The infrastructure of the credit default swap (CDS) market has undergone significant transformations in recent years, such as the standardization of documentation and settlement, more streamlined trade processing and confirmation, the mitigation of counterparty risk with central clearing, and improved transparency through the reporting of transaction statistics (Intercontinental Exchange, 2010a; Duffie, Li, and Lubke, 2010). While these developments make it natural to consider a migration toward exchange trading, the CDS market has so far remained an over-the-counter structure dominated by major banks.1 Through direct or electronic communications, often with the assistance of inter-dealer brokers, these banks disseminate bids and offers to potential clients seeking to trade credit protection.2 Consequently, they play a crucial role in providing liquidity to the market. Despite its clear academic and practical relevance, not much is known about the behavior of liquidity provision in the credit derivatives market. In this paper, we offer insights into liquidity determination in the single-name CDS market by exploiting available data on an important dimension of liquidity—the number of distinct dealers providing quotes about a given obligor on any given day, which can be considered as an empirical proxy for market depth. Operating primarily as a quote-driven dealership market, the CDS market nonetheless shares a few characteristics with limit order markets. First, although major banks play a significant role in this market, the barrier to entry is likely to be low because the total number of entities providing quotes can be quite large.3 This blurs the traditional boundary between dealers and non-dealers; rather, it is the decision to supply or take liquidity that distinguishes the participants. Second, electronic trading systems have been developed to facilitate access to dealer quotations. To the extent that investors can obtain quotes from multiple dealers in these trading systems, they may have access to what resembles a small portion of a limit order book. These features suggest that we can think of CDS liquidity from the perspective of the recent literature on endogenous liquidity provision in limit order markets. One potentially important consideration in the decision to supply or demand liquidity is the nature of information possessed by traders. The dominant players in the CDS market, i.e., major banks, may have access to non-public information on CDS obligors through their lending and investment banking activities, and can potentially trade on this information. In an important recent study, Acharya and Johnson (2007, AJ hereafter) analyze the lead–lag relation between the CDS market and the stock market. They show that the information flow from the CDS market to the stock market becomes stronger when a CDS obligor's credit condition deteriorates, and that this information flow is positively related to the number of the obligor's relationship banks.4 This looks, then, like evidence of insider trading or at least informed quote revision by the banks. In classical market microstructure models such as Kyle (1985) and Glosten and Milgrom (1985), an uninformed market maker provides liquidity to other uninformed traders and an informed insider who submit market orders. When the information advantage of the insider increases, the market maker widens the bid-ask spread or decreases the market depth to protect herself against the risk of being exploited by the insider. In other words, an increased presence of information asymmetry is associated with a reduction in liquidity provision by an uninformed market maker. The more recent literature on limit order markets recognizes the decision to provide liquidity as endogenously shaped by the strategic competition among trading agents who might be differentially informed. In this setting, informed traders emerge as natural liquidity providers because their superior information mitigates the adverse selection risk associated with the use of limit orders. In an experimental setting, Bloomfield, O'Hara, and Saar (2005) find that informed traders initially use market orders to exploit the value of their information, but switch to limit orders as this value starts to dissipate. Kaniel and Liu (2006) argue that long-lived private information increases the execution probability of limit orders and makes them more appealing to informed traders. Empirically, they show that limit orders are more informative than market orders on the NYSE. Goettler, Parlour, and Rajan (2009) numerically solve the equilibrium of a dynamic limit order market in which traders decide whether to acquire information about the fundamental value of the traded asset before placing market or limit orders. They show that traders with no inherent motive to trade have the most incentive to acquire information and that they submit most of the limit orders. Overall, these papers confirm that informed traders play an important role in providing liquidity to the market. Much of this literature assumes the sequential arrival of traders and focuses on the resulting dynamics of the limit order book. Meanwhile, the nature of private information is greatly simplified, typically, by assuming common information about the value of the asset among informed traders. In the credit derivatives market, however, major dealers' information about credit risk could be diverse. For instance, the differential information major banks had about the state of the U.S. housing market likely resulted in different exposures to subprime mortgages during the recent credit crisis (e.g., Lehman Brothers vs. Goldman Sachs). A model of endogenous liquidity provision that incorporates heterogeneously informed traders is provided by Boulatov and George (2010). In an extension of the Kyle (1985) model, they assume that informed traders can submit price-contingent supply schedules (which are essentially a collection of limit orders) or market orders. In their model, diverse private information results in imperfect competition among informed traders, who want to earn additional rents by providing liquidity. However, the limit orders that they place can partially reveal their information to the rest of the market. Boulatov and George show that, when the market is “dark” (the consolidated supply schedule is not made known), all informed traders will act as liquidity providers; when the market is “open,” only some of the informed traders will provide liquidity, but the number of liquidity providers is still proportional to the total number of heterogeneously informed traders.5 Given the intuition of “more insiders, more insider trading” in the lightly regulated CDS market (Acharya and Johnson, 2010), one would expect a positive association between the amount of informed trading and the number of quote providers.6 Besides information heterogeneity, liquidity provision in the CDS market is also expected to depend on the frequency of uninformed trading and the riskiness of the CDS obligor. A larger uninformed trading volume, perhaps as a result of higher hedging demand by bond market investors, implies a higher level of profits to be shared among the dealers. Riskier obligors, on the other hand, may be associated with more mispriced dealer quotes that are susceptible to being picked off by market participants (Goettler, Parlour, and Rajan, 2009). Since these determinants of CDS liquidity—information heterogeneity, the frequency of uninformed trading, and the riskiness of the CDS obligor—are potentially correlated with each other as well as common firm attributes, we begin our empirical analysis by simply documenting the relation between the quarterly average number of CDS quote providers and lagged quarterly firm characteristics. Using comprehensive CDS market data spanning 2001–2008 and 732 North American obligors, we identify robust cross-sectional relations between CDS liquidity and several important firm characteristics. First, larger firms and firms with more stock trading volume have more CDS quote providers. Intuitively, such firms are associated with a greater demand for CDS trading from uninformed investors. Second, when conditioning on firm size, we uncover an inverse U-shaped relation between liquidity provision and credit rating, with the peak of liquidity centered around the investment-grade/speculative-grade cutoff. This interesting nonlinear relation could reflect investors' hedging demand and/or dealers' risk of supplying limit orders. Third, the number of CDS quote providers increases with the number of banking relationships of the CDS obligor, which suggests that endogenous liquidity provision in the CDS market is increasing in the level of information heterogeneity. With regard to the connection between liquidity provision and informed trading, we also attempt to estimate a direct link. Specifically, we follow AJ's methodology to measure informed trading by the amount of information flow from the CDS market to the stock market under adverse credit conditions (up to 90 days before a one-day increase in the CDS premium greater than 50 basis points, among others). We find that this conditional information flow is indeed increasing in the number of CDS quote providers, and moreover, our result is robust to controlling for firm characteristics that might be correlated with hedging activities. While such a finding goes against the intuition of classical market microstructure models, it is consistent with the endogenous provision of liquidity by informed traders. We further explore the marginal dealer's decision to start or stop supplying liquidity by analyzing the time-series behavior of the number of quote providers. Using the lagged CDS premium change to proxy for transaction demand, we find that a higher demand leads to more liquidity provision when the market is relatively calm. During the period preceding an abrupt increase of the CDS premium, however, the positive link between transaction demand and liquidity provision is weakened, and can even turn negative among obligors with a large number of quote providers. Since the number of liquidity providers is positively related to the amount of informed trading in the CDS market, especially prior to major credit events, this result suggests that a given increase in demand matters less for the marginal dealer when the existing level of information heterogeneity is high. If CDS liquidity is provided by potentially informed dealers, then it is not clear how the number of quote providers will impact the level of the CDS premium. On one hand, more dealers would bring greater competition, which can lower the premiums customers have to pay, particularly in light of the fact that dealers are net-sellers of CDS to customers. On the other hand, more dealers could also indicate greater informed trading (protection buying) ahead of negative credit news, and this can increase the CDS premium. To explore these distinct possibilities, we examine how lagged changes in liquidity provision predict changes in the CDS premium. Generally, we find that an increase in liquidity provision leads to a small reduction of the CDS premium. However, this effect can go the other way when the existing number of dealers is large. Therefore, it appears that the degree of information heterogeneity also plays an important role in how liquidity is reflected in the CDS premium. To the best of our knowledge, our paper is the first to explore the determinants and implications of endogenous liquidity provision in the CDS market. The prior literature has mainly focused on estimating the liquidity component of CDS premiums or expected CDS returns by exploiting the relation between the CDS premium and various liquidity proxies, such as the bid-ask spread (Tang and Yan, 2007 and Bühler and Trapp, 2010; Bongaerts, de Jong, and Driessen, 2011). Our paper also complements the empirical literature on the determinants of the number of Nasdaq market makers. For instance, Wahal (1997) finds that both the level and change of the number of market makers are explained by trading activities and the riskiness of the stock, and Ellis, Michaely, and O'Hara (2002) further show that exiting market makers have low volume and profit rankings relative to other market makers. Our paper extends this literature by identifying information heterogeneity as a determinant of the level and change of CDS market liquidity. Currently, new regulations regarding over-the-counter (OTC) derivatives market transparency have been proposed by both the Commodity Futures Trading Commission and the Securities and Exchange Commission in an effort to implement the Dodd-Frank Act.7 The proposed changes would put CDS trading on so-called “swap execution facilities” (SEFs), with real-time trade reporting and dealer quotes disseminated to a wider set of investors. These changes are meant to increase market liquidity by intensifying competition among dealers and encouraging participation among non-dealers. However, to the extent that increased transparency reduces information heterogeneity, the results of our paper suggest that this could lead to a reduction of liquidity provision in the CDS market. The rest of the paper proceeds as follows. Section 2 describes the data used in our analysis as well as related summary statistics. Section 3 presents our empirical results. We first analyze the cross-sectional determinants of CDS liquidity, then focus on establishing a direct connection between liquidity and informed trading, and finally explore the time-series determinants of liquidity as well as the pricing of liquidity. Section 4 concludes.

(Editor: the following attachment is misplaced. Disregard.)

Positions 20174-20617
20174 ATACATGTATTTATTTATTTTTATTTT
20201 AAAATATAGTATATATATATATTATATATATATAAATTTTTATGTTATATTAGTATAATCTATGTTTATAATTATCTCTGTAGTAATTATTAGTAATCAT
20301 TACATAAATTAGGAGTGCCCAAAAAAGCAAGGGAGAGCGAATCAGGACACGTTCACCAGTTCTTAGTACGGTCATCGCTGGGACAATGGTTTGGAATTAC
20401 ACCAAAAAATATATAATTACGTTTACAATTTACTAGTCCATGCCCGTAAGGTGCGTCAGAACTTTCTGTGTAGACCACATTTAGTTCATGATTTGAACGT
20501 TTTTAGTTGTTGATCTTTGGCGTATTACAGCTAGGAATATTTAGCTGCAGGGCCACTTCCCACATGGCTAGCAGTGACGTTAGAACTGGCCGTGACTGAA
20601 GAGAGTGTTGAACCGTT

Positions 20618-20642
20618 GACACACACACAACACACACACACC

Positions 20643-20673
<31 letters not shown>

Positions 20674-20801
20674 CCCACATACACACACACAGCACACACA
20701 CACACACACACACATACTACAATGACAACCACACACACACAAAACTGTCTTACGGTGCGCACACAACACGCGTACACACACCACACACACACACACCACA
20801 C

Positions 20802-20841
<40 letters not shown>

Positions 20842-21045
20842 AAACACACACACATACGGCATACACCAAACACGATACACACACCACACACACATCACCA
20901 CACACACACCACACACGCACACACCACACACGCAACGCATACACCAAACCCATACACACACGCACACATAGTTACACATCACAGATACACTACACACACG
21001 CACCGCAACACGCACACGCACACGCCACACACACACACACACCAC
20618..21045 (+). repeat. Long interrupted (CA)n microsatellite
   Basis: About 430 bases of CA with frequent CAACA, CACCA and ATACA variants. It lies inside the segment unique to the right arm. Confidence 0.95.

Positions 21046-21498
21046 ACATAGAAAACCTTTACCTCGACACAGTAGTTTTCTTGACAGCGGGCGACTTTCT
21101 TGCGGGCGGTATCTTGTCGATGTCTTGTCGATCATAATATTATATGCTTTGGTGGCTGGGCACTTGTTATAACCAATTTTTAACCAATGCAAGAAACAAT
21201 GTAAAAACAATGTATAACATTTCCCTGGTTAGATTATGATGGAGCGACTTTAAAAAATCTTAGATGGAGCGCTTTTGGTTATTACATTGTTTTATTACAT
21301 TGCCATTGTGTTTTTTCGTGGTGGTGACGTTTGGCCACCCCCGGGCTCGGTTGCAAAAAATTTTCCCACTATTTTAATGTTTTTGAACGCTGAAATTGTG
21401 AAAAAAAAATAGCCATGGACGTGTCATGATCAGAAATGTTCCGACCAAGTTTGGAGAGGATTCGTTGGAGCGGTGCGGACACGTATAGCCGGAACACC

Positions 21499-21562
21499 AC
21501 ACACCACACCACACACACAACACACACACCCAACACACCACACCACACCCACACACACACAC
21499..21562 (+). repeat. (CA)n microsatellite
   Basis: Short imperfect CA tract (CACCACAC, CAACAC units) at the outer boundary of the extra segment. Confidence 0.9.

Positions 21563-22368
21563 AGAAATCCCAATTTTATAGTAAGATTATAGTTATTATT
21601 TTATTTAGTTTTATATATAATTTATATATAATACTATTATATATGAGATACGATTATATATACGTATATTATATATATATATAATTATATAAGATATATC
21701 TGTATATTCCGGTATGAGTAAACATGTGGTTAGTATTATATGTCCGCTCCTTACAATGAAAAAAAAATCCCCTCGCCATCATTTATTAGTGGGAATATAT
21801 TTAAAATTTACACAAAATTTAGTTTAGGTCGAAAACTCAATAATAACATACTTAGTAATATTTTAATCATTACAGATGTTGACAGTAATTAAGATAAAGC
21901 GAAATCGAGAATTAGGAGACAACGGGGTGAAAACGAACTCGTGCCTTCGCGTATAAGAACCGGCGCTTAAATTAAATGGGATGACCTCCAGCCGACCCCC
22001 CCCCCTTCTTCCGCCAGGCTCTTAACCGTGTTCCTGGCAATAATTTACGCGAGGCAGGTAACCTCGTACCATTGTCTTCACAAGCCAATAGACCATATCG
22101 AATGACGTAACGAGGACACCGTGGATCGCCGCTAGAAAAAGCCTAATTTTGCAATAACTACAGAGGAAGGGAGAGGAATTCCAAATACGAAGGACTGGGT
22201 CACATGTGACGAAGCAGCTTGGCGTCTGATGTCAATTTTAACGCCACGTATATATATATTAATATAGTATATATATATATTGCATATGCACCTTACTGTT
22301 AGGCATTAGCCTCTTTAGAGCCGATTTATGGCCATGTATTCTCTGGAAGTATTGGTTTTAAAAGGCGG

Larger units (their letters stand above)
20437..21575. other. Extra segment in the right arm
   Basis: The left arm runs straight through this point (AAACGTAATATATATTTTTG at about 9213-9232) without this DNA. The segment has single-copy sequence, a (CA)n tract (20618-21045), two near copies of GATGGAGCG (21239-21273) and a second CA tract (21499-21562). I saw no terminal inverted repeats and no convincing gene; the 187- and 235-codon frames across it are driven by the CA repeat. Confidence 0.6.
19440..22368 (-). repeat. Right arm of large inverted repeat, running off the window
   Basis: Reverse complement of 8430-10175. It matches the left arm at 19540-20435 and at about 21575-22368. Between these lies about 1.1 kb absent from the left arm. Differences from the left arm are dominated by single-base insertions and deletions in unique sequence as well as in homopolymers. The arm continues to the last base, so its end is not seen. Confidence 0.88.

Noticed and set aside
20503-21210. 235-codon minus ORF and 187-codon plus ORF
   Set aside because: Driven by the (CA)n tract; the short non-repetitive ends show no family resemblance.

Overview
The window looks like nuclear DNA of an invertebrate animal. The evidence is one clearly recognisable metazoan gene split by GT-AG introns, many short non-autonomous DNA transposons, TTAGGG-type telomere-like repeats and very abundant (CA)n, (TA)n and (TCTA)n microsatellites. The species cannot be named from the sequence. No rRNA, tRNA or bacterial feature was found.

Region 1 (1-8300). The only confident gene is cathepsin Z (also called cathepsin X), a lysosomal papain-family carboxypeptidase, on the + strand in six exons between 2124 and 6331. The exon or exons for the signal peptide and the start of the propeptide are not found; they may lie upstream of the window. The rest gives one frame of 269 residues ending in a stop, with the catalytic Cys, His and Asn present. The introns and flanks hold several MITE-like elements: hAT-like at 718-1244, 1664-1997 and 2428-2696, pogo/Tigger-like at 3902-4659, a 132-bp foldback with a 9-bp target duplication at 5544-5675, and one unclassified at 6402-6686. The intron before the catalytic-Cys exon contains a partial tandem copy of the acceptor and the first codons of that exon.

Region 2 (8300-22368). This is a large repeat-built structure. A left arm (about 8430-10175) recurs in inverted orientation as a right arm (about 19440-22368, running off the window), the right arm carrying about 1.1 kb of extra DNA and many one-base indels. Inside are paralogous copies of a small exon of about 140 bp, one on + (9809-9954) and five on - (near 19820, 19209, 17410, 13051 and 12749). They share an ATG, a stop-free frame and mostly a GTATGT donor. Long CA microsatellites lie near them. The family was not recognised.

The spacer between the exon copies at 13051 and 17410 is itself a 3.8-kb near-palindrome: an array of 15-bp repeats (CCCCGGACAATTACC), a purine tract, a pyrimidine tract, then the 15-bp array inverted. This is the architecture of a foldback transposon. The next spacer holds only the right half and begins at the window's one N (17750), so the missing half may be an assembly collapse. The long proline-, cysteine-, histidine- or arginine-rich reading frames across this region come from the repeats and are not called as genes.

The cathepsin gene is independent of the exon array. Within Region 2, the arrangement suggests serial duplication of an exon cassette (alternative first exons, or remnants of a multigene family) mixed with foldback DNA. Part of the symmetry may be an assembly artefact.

نتیجه گیری انگلیسی
In this paper, we examine the determinants of liquidity provision in the over-the-counter market for credit default swaps. As highlighted by Acharya and Johnson (2007), this is a market dominated by major dealers, in which informed trading or quote updating plays an important role. The recent literature on limit order markets has shown that, when given a choice, informed traders will often choose to act as liquidity providers. Therefore, we treat the CDS market as a laboratory for studying the general properties of endogenous liquidity in dealership markets, in particular how it relates to the level of information heterogeneity. Using the number of quote providers as a measure of CDS market depth, we explore the behavior of CDS liquidity across 732 firms over 2001–2008. Cross-sectionally, we find that large firms and firms near the investment-grade/speculative-grade boundary tend to be the most liquid. This is generally consistent with these firms having the largest amount of hedging demand from investors. We also demonstrate that the amount of information flow from the CDS market to the stock market is increasing in the number of CDS quote providers. This shows that the total amount of CDS liquidity is positively related to the level of informed trading/quote updating in the CDS market. In the time-series, we examine the marginal dealer's decision to start or stop providing liquidity as a function of transaction demand. We find that CDS liquidity normally responds positively to transaction demand, but this response is weakened significantly during a short window prior to major credit events, particularly when the existing number of dealers is large. We interpret this as evidence of dealers turning away from supplying liquidity when they are concerned about other dealers having superior information. Given the endogenous nature of CDS liquidity and especially its close relation with information heterogeneity, we also study the effect of CDS liquidity on CDS pricing. We find that the effect is normally negative, suggesting that better liquidity generally leads to a lower CDS premium. However, this effect could become positive when the existing number of dealers is large, consistent with the latter proxying for the level of information asymmetry in the CDS market. Overall, our findings underscore the important role of information heterogeneity in the determination of CDS market liquidity. In particular, they imply a potential downside to the current regulatory reform calling for increasing transparency in the dealer-dominated CDS market. While this reform may result in greater participation by uninformed investors, it could also reduce the incentive for privately informed dealers to act as liquidity providers, leading to lower CDS market liquidity.